Tuesday, August 14, 2012

Algebra is worthless - to a PolySci professor.

So Andrew Hacker got on the NYTimes and asked "Is Algebra Necessary?"
"This debate matters. Making mathematics mandatory prevents us from discovering and developing young talent. In the interest of maintaining rigor, we’re actually depleting our pool of brainpower."
From a cognitive sense, brain-power depletion is a myth and he's barking up the wrong tree to start with it. His points get worse as he continues.
"The toll mathematics takes begins early. To our nation’s shame, one in four ninth graders fail to finish high school. Most of the educators I’ve talked with cite algebra as the major academic reason."
Really? Every school I know of has some program in place for those who cannot pass algebra - consumer math, business math, basic algebra - they can get their three math credits and move on. Then, too, the educators who responded to this man's anecdotal survey probably had no idea of the real reasons kids dropped out - math was just the convenient scapegoat to help make his argument.

States such as California who make Algebra I a requirement for 8th grade are forgetting that not everyone will be a STEM major and that there are plenty of adults in the world who can't "do math" yet who are doing just fine and consider themselves successful. Mandatory 8th grade algebra is bad policy. I have never been a proponent of 8th grade algebra except for the 15% or so who are ready for it. Making it a requirement for all 8th grade students is educational abuse in my book.

There are certainly students who will never do well in a strictly abstract, mathematically intense field ... but that's okay. The world needs artists, too. And property management, and construction, and politicians, and entrepreneurs, and salesmen, and fast food, and so on. Where Hacker goes astray is in taking the previous paragraph and then running out of the algebra classroom, Pied-Piper-style, taking the students with him.

Why? All high school students should climb the mathematical ladder to the greatest height they can manage. 9th graders are not in much of a position to know their strengths and weaknesses and should be pushed, cajoled, tutored, helped, or cheered as necessary. It's not until the summer jobs between 10th and 11th grade that students start getting a sense of "this is necessary" or "this is useful" and decide to apply themselves a little more.

"If you can't swim the first time
you get in the water, you should never try
to learn." seems to be his message.
Why not let them experience algebra first? Many students just don't realize what they are good at. Many parents and elementary school teachers (the two biggest influences in students' lives so far) are rarely good at math and pass on that limitation to the kids.  Give me some time to reverse that before you write off this generation as math losers.
The depressing conclusion of a faculty report: “failing math at all levels affects retention more than any other academic factor.” A national sample of transcripts found mathematics had twice as many F’s and D’s compared as other subjects. (Which means that math teachers are grading for knowledge and other disciplines for development? Hardly an argument for changing the curriculum.  C.)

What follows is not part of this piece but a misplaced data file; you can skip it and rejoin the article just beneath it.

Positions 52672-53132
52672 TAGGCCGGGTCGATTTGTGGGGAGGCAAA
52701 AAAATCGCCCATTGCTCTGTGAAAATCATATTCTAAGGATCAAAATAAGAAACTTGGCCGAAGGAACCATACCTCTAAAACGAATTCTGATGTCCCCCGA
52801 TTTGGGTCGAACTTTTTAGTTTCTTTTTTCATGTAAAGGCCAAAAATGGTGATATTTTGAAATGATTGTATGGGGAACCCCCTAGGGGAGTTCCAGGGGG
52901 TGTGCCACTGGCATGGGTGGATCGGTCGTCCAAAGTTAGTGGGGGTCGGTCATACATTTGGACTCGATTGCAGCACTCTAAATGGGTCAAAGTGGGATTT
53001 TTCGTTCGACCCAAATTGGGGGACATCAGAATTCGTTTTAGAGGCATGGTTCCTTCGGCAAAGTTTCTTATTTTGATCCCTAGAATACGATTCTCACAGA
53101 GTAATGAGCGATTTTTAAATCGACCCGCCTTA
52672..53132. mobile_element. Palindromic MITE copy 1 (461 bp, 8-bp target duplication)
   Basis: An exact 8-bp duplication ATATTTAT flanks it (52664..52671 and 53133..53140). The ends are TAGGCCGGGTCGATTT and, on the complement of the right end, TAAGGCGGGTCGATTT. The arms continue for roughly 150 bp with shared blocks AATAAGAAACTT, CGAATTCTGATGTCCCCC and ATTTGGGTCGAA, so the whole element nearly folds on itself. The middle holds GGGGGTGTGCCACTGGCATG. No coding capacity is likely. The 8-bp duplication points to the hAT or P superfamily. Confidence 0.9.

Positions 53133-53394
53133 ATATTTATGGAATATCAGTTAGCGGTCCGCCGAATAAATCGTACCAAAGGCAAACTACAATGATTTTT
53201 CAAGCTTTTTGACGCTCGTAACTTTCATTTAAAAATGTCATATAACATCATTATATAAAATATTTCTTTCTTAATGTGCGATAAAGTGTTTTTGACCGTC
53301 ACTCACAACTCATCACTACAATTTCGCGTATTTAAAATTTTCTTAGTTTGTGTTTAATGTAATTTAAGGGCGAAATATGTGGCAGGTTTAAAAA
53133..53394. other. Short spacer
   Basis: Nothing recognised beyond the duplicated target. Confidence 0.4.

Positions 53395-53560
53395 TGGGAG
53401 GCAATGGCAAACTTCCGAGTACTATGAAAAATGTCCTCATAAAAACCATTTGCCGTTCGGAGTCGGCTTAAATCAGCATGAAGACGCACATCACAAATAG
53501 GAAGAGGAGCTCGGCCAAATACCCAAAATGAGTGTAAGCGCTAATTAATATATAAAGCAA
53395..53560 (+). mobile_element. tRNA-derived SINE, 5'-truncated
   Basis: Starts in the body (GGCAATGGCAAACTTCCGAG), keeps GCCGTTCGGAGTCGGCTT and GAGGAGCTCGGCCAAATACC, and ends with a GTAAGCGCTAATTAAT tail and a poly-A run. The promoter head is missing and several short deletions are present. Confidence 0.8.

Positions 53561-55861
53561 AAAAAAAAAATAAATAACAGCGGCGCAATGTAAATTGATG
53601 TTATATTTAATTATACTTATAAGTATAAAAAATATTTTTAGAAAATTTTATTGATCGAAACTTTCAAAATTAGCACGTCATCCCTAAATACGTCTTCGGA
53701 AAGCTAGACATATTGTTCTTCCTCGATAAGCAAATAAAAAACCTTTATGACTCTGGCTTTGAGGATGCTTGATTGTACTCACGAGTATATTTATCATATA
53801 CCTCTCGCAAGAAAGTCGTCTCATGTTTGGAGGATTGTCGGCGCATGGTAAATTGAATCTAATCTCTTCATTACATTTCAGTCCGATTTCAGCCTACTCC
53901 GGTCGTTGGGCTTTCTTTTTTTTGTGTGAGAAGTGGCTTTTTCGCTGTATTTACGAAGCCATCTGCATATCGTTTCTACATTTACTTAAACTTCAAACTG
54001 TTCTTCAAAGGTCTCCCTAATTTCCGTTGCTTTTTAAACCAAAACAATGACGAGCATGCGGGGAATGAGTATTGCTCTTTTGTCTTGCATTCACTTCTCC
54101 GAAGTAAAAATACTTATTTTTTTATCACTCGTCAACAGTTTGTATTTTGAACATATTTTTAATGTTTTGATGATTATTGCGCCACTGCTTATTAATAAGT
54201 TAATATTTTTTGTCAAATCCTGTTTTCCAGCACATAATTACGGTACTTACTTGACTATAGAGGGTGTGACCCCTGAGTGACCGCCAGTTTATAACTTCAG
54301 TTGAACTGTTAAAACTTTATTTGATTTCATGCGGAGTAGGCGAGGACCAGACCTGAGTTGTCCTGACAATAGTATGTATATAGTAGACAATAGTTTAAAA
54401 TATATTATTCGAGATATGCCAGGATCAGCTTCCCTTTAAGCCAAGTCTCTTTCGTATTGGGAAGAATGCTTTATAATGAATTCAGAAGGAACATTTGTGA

If students fail in the abstract path, they should be diverted to a parallel ladder of courses that are less abstract (more vo-tech, perhaps) while still teaching them math.

Hacker is also fairly sloppy about mixing in topics from pre-calculus and calculus and using somewhat obscure terminology to scare the reader ... "vectorial angles and discontinuous functions," two topics that wouldn't be a graduation requirement anywhere and I wouldn't expect very many of the NYT readers to know (I'm not sure Hacker knows either - I think he just picked up a math book).

I'll throw in my favorite, "But there’s no evidence that being able to prove (x² + y²)² = (x² - y²)² + (2xy)² leads to more credible political opinions or social analysis." Well, Andrew, no one ever claimed that it would.
It’s true that students in Finland, South Korea and Canada score better on mathematics tests. But it’s their perseverance, not their classroom algebra, that fits them for demanding jobs.
Actually, it's their perseverance that helps them score better on the tests. It's that same perseverance that dictates whether they will succeed in college and in life. Removing algebra doesn't change that.
But a definitive analysis by the Georgetown Center on Education and the Workforce forecasts that in the decade ahead a mere 5 percent of entry-level workers will need to be proficient in algebra or above.
Not to press the point, but entry-level jobs rarely require much of anything. They won't ask the entry-level intern to write a report, but grammar and writing skills are necessary.  An entry-level construction worker isn't interpreting designs, and the entry-level brewery go-fer isn't using his biology knowledge. It's at the next levels, where the decisions are made, that companies require the writing, programming, algebra, science, and tech skills.

I'll end with this:

Go ahead and deny the algebra classes to anyone who seems unlikely to use the skills. Tell them that they aren't going to take algebra, geometry, calculus. Remove them from all the purely theoretical classes you want.

If you aren't sued for discrimination and neglect, keep on doing it. My students will continue to return and thank me for what we did in class and have an easier time of it because your students won't even be in their rear-view mirror.
I’ll grant that with an outpouring of resources, we could reclaim many dropouts and help them get through quadratic equations. But that would misuse teaching talent and student effort. It would be far better to reduce, not expand, the mathematics we ask young people to imbibe.
Works for me.

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